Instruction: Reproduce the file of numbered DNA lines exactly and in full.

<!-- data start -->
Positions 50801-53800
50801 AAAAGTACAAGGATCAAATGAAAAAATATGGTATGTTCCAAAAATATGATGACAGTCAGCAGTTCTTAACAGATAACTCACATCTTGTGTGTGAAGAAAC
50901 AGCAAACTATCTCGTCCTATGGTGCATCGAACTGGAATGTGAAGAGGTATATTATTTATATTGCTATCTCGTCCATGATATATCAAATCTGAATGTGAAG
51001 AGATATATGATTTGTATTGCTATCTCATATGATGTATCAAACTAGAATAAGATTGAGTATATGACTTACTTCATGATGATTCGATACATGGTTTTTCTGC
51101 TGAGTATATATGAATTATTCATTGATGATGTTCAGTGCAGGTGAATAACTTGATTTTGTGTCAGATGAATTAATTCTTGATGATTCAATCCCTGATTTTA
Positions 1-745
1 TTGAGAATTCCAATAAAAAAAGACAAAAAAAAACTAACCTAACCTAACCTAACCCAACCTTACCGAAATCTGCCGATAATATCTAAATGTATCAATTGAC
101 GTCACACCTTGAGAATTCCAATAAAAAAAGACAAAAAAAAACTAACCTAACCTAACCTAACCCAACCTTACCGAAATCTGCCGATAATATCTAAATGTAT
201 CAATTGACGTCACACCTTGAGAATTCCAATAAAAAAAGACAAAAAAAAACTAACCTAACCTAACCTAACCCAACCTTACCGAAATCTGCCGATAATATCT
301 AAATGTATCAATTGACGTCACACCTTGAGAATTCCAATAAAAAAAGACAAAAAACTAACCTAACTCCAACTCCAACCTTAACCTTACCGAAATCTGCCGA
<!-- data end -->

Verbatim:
Positions 50801-53800
50801 AAAAGTACAAGGATCAAATGAAAAAATATGGTATGTTCCAAAAATATGATGACAGTCAGCAGTTCTTAACAGATAACTCACATCTTGTGTGTGAAGAAAC
50901 AGCAAACTATCTCGTCCTATGGTGCATCGAACTGGAATGTGAAGAGGTATATTATTTATATTGCTATCTCGTCCATGATATATCAAATCTGAATGTGAAG
51001 AGATATATGATTTGTATTGCTATCTCATATGATGTATCAAACTAGAATAAGATTGAGTATATGACTTACTTCATGATGATTCGATACATGGTTTTTCTGC
51101 TGAGTATATATGAATTATTCATTGATGATGTTCAGTGCAGGTGAATAACTTGATTTTGTGTCAGATGAATTAATTCTTGATGATTCAATCCCTGATTTTA
Positions 1-745
1 TTGAGAATTCCAATAAAAAAAGACAAAAAAAAACTAACCTAACCTAACCTAACCCAACCTTACCGAAATCTGCCGATAATATCTAAATGTATCAATTGAC
101 GTCACACCTTGAGAATTCCAATAAAAAAAGACAAAAAAAAACTAACCTAACCTAACCTAACCCAACCTTACCGAAATCTGCCGATAATATCTAAATGTAT
201 CAATTGACGTCACACCTTGAGAATTCCAATAAAAAAAGACAAAAAAAAACTAACCTAACCTAACCTAACCCAACCTTACCGAAATCTGCCGATAATATCT
301 AAATGTATCAATTGACGTCACACCTTGAGAATTCCAATAAAAAAAGACAAAAAACTAACCTAACTCCAACTCCAACCTTAACCTTACCGAAATCTGCCGA